In the hills outside of town, for example, there was occasionally a checkpoint where men in traditional warrior garb and brandishing spears would stop our car to demand a donation for the local boy scout troupe. I remember another incident too, where mum hit a pig on the road, and the entire tribe showed up at our house to negotiate a settlement. The closest brush I ever had though came when we weren’t even at home.
My family and I were back in Australia on holiday, and we had left the house and our menagerie in the care of Helen, a single woman friend of my mother’s. The house stood on stilts, in the Queenslander style. In the cavity underneath there was (aside from Gus’ cage) all manner of junk, including a pair of huge packing crates (that at one point had contained industrial sized generators for the school my parents worked at). The generator crates sat directly under the floor to the bedroom that my sister and I shared, with perhaps a twelve-inch gap between. Under my bed and, therefore, above the crates, was a long forgotten trap door, now screwed down.
About a week into Helen’s residency, a rascal from the squatter’s village wandered up the hill and, snooping about the junk pile for something to pinch (he was undeterred by Gus’ hissing), discovered the trap door. We can only speculate how long he lay on the crates, or what his intentions were, but in the morning they found a little bed he’d made for himself down there. In the evening, once it was dark, he unscrewed the trapdoor and climbed up into our bedroom.
Helen was watching TV in the lounge-room when she heard some odd scraping noises coming from the kid’s room and, thinking it was one of the animals, she went to investigate. She opened the door and snapped on the light, startling the man who was standing in the middle of the room. Helen screamed and ran, and the man chased her, brandishing the screwdriver. In the lounge room she had a flare gun that a neighbour had lent her, half-jokingly, for self-defence. She fired it at the intruder, hitting him in the hand. He dropped his screwdriver and fled. The flared ricocheted and left a burn mark in the hallway. As the man ran back to the trap door she fired again, this time catching my bedroom door, that he was in the act of slamming behind him. The flare left a small round hole with blackened edge, right about my eye level. I used to play that it was a peep-hole.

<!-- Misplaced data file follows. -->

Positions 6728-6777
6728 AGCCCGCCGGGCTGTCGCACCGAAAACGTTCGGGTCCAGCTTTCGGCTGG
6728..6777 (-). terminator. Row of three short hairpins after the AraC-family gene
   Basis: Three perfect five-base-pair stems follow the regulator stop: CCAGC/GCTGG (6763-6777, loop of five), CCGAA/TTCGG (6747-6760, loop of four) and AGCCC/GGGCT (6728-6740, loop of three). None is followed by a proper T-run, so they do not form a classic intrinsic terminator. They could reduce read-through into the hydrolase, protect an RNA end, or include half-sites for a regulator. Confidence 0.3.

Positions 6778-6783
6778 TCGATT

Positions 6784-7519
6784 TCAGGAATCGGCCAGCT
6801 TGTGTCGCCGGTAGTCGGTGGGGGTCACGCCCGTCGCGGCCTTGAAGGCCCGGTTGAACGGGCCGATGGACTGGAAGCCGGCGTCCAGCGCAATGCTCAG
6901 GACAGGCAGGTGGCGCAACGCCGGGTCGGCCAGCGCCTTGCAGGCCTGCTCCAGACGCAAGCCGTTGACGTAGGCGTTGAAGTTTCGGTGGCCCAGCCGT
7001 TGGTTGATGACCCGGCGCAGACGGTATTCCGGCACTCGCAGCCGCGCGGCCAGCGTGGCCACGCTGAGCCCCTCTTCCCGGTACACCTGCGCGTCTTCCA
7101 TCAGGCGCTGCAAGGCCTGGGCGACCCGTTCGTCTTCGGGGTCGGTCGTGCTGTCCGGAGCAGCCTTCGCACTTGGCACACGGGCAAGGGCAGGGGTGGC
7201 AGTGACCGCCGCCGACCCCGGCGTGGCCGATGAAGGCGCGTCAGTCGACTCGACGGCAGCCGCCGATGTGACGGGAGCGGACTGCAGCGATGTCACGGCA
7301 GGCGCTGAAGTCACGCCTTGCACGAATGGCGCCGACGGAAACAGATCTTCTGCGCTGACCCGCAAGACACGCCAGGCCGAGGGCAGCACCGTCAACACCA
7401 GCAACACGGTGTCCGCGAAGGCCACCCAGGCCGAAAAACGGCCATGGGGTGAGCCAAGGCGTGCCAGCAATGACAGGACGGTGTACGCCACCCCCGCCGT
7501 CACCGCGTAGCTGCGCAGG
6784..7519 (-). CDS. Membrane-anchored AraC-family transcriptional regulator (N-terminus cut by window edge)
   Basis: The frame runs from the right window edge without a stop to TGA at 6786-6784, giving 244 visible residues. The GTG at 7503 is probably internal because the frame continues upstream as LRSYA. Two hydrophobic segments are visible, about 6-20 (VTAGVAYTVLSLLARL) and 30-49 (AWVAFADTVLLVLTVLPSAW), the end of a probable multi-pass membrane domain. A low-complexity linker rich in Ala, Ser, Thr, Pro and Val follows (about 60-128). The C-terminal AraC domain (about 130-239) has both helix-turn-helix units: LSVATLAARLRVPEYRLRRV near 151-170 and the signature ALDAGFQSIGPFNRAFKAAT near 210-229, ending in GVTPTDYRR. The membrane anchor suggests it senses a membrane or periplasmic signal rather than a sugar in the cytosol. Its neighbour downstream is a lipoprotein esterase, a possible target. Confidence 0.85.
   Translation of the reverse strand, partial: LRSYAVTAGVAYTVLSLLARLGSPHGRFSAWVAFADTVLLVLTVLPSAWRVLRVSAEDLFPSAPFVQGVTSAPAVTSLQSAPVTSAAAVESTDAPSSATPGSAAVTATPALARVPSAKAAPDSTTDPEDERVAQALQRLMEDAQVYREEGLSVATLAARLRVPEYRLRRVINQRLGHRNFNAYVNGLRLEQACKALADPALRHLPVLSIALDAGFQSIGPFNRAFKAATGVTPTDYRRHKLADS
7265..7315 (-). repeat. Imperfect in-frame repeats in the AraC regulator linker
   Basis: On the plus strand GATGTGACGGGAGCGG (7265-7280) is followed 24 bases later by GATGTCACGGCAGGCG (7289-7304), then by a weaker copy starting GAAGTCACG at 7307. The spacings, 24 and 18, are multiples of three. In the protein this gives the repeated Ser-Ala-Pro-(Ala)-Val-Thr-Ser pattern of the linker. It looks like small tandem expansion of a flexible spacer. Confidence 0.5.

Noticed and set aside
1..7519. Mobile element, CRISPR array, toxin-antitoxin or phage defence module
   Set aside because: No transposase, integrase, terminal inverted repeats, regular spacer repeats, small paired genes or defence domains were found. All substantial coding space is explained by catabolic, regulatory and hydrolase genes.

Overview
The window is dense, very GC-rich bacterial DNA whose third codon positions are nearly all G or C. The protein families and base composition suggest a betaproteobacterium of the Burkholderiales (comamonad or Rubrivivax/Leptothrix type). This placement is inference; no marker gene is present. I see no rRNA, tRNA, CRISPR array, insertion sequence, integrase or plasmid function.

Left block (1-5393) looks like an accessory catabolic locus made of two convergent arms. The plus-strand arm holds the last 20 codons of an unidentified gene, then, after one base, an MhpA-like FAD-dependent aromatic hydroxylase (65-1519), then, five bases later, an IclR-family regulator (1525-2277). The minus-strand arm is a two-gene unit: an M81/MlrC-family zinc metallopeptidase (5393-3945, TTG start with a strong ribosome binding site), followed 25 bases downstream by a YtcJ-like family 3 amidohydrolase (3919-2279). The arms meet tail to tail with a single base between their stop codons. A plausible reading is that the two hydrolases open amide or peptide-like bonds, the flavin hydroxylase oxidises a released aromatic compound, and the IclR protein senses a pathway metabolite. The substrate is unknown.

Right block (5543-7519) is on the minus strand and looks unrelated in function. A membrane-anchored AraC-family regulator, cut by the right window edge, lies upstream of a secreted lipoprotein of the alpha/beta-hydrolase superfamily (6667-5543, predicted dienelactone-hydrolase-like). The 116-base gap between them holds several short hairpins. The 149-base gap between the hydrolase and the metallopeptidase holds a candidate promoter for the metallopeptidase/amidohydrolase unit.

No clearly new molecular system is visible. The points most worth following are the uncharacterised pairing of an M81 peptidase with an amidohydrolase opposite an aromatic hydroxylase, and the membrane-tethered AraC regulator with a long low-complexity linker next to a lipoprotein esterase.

Helen ran screaming to the neighbour’s place, and the police came, but the man was gone, and there wasn’t a lot the cops were inclined to do. “Forget it, Helen, it’s PNG.”
The epilogue to the story is the death of dear Ernest. After the incident, Helen understandably wanted a little more protection around the house, and borrowed a giant brute of a Rottweiler from a neighbour, which she chained up on the front porch. Ernest, normally a free range cat, was confined to the indoors while the dog was in residence. One evening she opened the door and Ernest, evidentially eager for some fresh air, came darting out. The dog got a hold of him, and a beloved childhood pet met his end.
The cigar has remained mostly very mild, but in the last two inches it starts to bitter up a bit, with a sweet and nutty spice. Some cinnamon. This is a fantastic example of a mature cigar. It is not dried out and tasteless (like the aged Romeo Churchill I smoked some years ago), but instead has a sweet, nuanced mildness. It will barely leave an aftertaste.
Very interesting here is that the burn has been utterly unimpeachable: it lit in moments, has had no relights, no touch ups, and been straight all the way, a miracle compared to the Monty and the Partagás of the same year. Evidentially some decent wrapper existed back then.
Better than the Petit Coronas.